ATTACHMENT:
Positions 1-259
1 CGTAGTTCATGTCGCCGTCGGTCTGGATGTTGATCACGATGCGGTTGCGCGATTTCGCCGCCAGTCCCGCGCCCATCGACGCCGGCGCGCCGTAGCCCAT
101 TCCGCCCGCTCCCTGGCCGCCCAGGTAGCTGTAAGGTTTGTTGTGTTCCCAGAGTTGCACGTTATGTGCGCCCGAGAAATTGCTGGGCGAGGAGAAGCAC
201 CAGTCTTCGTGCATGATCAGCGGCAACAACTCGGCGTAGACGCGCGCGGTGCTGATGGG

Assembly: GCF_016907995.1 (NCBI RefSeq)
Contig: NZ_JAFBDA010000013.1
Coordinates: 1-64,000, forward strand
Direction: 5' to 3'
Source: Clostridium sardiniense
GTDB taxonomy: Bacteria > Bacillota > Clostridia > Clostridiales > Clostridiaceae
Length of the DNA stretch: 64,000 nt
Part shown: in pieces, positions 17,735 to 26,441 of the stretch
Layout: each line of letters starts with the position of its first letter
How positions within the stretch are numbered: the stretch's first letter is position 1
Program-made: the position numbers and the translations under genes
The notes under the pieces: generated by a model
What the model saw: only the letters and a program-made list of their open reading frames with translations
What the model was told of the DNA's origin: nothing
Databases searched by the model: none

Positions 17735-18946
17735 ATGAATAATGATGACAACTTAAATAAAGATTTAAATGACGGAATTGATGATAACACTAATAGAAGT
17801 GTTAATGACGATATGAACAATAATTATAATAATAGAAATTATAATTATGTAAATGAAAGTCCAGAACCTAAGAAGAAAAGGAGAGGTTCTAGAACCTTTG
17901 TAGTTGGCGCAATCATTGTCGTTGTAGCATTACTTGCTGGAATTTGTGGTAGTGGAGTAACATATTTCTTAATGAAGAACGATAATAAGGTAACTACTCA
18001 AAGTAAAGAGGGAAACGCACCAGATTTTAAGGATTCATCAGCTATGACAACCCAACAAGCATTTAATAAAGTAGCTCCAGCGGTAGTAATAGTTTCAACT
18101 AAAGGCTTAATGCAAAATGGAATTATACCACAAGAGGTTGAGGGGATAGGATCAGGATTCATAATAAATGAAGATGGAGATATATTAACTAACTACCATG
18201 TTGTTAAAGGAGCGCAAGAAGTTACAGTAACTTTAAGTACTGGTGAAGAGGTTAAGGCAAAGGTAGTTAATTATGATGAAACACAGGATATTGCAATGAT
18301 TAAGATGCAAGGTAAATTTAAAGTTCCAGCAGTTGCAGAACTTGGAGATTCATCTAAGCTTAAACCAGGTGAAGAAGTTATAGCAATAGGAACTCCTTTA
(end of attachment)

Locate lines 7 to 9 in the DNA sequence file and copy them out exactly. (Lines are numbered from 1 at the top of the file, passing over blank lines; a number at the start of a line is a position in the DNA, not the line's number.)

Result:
Coordinates: 1-64,000, forward strand
Direction: 5' to 3'
Source: Clostridium sardiniense